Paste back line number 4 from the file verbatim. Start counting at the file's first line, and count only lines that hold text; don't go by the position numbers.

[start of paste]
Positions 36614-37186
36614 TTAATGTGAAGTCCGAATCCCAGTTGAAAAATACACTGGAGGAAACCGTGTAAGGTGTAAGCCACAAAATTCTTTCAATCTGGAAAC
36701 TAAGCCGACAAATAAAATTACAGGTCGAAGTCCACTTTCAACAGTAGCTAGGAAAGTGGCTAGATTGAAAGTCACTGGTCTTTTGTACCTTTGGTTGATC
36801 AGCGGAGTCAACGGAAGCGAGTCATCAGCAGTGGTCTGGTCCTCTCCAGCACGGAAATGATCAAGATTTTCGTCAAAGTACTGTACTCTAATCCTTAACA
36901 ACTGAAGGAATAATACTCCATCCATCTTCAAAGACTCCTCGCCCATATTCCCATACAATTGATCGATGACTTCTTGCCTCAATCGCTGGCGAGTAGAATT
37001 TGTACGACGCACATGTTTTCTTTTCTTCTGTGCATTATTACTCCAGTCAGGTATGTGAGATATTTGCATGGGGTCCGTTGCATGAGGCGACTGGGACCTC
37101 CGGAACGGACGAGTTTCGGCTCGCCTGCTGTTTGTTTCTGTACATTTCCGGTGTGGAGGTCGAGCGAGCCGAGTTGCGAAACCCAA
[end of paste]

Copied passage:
36801 AGCGGAGTCAACGGAAGCGAGTCATCAGCAGTGGTCTGGTCCTCTCCAGCACGGAAATGATCAAGATTTTCGTCAAAGTACTGTACTCTAATCCTTAACA